2011 Porsche 911 Carrera GTS review: 2011 Porsche 911 Carrera GTS

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Starting at $103,100
  • Available Engine Gas
  • Body style Coupe

Roadshow Editors' Rating

8.1 Overall
  • Cabin tech 7
  • Performance tech 10
  • Design 7

The Good An active suspension system helps the 2011 Porsche 911 Carrera GTS dance around corners, while its direct-injection engine achieves excellent efficiency and power. The Bose audio system makes for excellent sound.

The Bad Even with the suspension in normal mode, the 911 GTS' ride isn't particularly comfortable. Voice command is a separate option from the main cabin electronics suite.

The Bottom Line The Porsche 911 Carrera GTS delivers very exciting performance as a premium sports car. Cabin electronics are generally good, but not cutting edge.


Photo gallery:
2011 Porsche 911 Carrera GTS

Porsche manages to instill the spirit of a racing car into its 911 models. Get behind the wheel, and suddenly you feel like Richard Attwood heading toward the finish of the 1970 Le Mans 24-hour race. And the 2011 Porsche 911 Carrera GTS embodies that racing car element very well, its rigid suspension making the lightweight car corner like a dancer.

A car for purists, the new 911 GTS model lacks a turbocharger, but still makes 408 horsepower from its 3.8-liter flat six-cylinder engine. Less of an amateur racer than the GT3 RS, the 911 GTS includes some civilized elements, such as luxury interior appointments and cabin electronics. At the same time, the 911 GTS boasts 23 more horsepower than the Carrera S. Along its 911 range, Porsche fills every niche.

The cabin of the 911 GTS shows the same luxury elements the company builds into its current cars, with soft plastics lining the dashboard and liberal use of Alcantara and metal components. If you want the cabin covered in cow, a leather option is available.

The GTS is the most powerful naturally aspirated 911 model.

But body-colored metal over the transmission tunnel, combined with seats that require manual operation to move them up and down, fore and aft, give the initial impression that the 911 GTS is stripped down, a bare-knuckle lightweight racer. That impression lasts until you notice the buttons for adjusting the suspension, putting the car in Sport mode, raising the rear spoiler, and making the exhaust roar a little louder.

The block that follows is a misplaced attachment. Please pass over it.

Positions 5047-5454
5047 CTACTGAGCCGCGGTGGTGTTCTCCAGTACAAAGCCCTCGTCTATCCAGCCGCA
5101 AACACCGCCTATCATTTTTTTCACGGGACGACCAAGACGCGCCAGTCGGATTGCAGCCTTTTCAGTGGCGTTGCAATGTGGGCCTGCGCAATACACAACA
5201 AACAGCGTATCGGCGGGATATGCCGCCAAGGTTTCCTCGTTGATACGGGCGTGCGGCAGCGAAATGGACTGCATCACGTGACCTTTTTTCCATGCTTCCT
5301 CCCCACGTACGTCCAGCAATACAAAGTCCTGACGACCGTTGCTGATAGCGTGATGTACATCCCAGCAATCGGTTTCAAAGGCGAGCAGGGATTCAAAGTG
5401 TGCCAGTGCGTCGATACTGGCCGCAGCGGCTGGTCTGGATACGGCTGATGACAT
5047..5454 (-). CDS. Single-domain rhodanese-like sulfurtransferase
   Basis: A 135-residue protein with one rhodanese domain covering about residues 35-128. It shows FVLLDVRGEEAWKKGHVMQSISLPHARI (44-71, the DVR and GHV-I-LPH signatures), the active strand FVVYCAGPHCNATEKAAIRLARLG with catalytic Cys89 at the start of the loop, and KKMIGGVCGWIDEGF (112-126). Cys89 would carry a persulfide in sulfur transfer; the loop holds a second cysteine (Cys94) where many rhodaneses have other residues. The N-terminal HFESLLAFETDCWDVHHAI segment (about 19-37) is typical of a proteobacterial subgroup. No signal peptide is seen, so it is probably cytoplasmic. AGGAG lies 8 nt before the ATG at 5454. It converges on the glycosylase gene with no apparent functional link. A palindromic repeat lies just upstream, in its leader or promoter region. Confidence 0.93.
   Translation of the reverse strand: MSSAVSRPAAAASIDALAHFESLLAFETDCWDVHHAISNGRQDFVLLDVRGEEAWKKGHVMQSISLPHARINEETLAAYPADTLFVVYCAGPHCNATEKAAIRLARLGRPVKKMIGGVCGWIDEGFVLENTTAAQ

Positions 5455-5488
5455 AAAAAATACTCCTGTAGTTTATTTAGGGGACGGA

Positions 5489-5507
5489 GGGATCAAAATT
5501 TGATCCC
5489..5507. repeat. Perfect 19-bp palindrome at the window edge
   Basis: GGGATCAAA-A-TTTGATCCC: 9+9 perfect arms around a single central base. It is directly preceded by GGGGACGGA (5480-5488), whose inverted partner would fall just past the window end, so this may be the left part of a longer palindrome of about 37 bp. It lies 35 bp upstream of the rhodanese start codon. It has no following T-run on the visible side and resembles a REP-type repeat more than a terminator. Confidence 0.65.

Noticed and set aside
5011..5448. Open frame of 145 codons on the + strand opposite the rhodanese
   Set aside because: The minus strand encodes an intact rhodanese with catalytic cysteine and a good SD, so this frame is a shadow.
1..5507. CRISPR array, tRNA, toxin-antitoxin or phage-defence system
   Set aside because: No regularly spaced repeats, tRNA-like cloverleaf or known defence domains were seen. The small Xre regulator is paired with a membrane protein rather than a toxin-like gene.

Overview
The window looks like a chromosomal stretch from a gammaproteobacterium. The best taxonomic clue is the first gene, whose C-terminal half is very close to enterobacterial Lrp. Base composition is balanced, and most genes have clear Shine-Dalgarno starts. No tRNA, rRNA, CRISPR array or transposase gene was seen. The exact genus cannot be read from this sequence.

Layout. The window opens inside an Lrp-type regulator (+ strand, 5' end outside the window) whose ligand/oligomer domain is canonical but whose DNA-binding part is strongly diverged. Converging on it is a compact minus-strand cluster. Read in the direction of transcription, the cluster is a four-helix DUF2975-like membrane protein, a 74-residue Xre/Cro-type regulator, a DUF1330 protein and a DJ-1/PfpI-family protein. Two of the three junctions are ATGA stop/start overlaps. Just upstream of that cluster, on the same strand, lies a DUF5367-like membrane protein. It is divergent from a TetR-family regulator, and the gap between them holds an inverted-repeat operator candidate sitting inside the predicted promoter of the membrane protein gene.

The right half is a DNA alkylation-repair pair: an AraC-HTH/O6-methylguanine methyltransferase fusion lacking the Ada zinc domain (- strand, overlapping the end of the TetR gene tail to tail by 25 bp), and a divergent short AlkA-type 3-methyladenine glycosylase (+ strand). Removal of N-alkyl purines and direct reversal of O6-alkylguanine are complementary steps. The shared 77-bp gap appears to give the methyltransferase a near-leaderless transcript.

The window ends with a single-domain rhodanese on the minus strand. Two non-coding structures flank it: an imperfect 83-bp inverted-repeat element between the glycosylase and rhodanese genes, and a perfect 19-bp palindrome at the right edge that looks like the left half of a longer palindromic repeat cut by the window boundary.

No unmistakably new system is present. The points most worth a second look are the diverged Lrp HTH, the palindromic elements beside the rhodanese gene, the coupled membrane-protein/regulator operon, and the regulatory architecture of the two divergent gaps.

Technically expert handling
Although the 911 GTS exhibits excellent native handling, Porsche does not shy away from technology to make it even better. Its short wheelbase, light body, and rigid suspension reveal easy turn-in capability from the moment you start driving the car. Over a mountain road with many tight corners, the 911 GTS was absolutely in its element, delivering an exhilarating experience as it gripped the road at impressive speed.

This row of buttons controls the 911 GTS' road-holding technology.

As typical with the Porsche 911, the weight is biased toward the rear because of the engine placement. That means you can and should trail brake the 911 GTS into the corners, throwing load toward the front of the car, keeping the tires down and gripping the pavement. The brakes on this car modulate easily, providing plenty of stopping power but able to be applied gently to shave off speed.

CNET's car came equipped with the optional Porsche Active Suspension Management, a system that constantly adjusts the damping to accommodate the road and driving conditions. In normal mode, the ride is fairly rigid, and leans far more toward sport than luxury. There is absolutely nothing soft in the ride quality. Put the suspension in Sport mode, and the car lowers by 10 millimeters, with the ride getting even harder. Porsche didn't program in a Comfort mode. But this hard suspension means the car stays nicely grounded, keeping its tires in contact with pavement even over small rises.

A nice aspect of the 911 GTS is that, when you push the engine's Sport mode button, it automatically turns on the suspension's Sport mode. Sport for the engine means a more aggressively tuned throttle response.

One apparent miracle of Porsche engineering with the 911 GTS is that, with just 3.8 liters, the engine produces 408 horsepower. Technologies such as direct injection and variable valve timing help Porsche achieve this number. Torque, however, is down at 310 pound-feet. Under hard acceleration, the 911 GTS doesn't deliver the kind of mule kick felt in cars such as the Nissan GT-R. Rather, it piles on the power more gently, as if an expert valet were laying on each successive mile per hour in sure and steady fashion.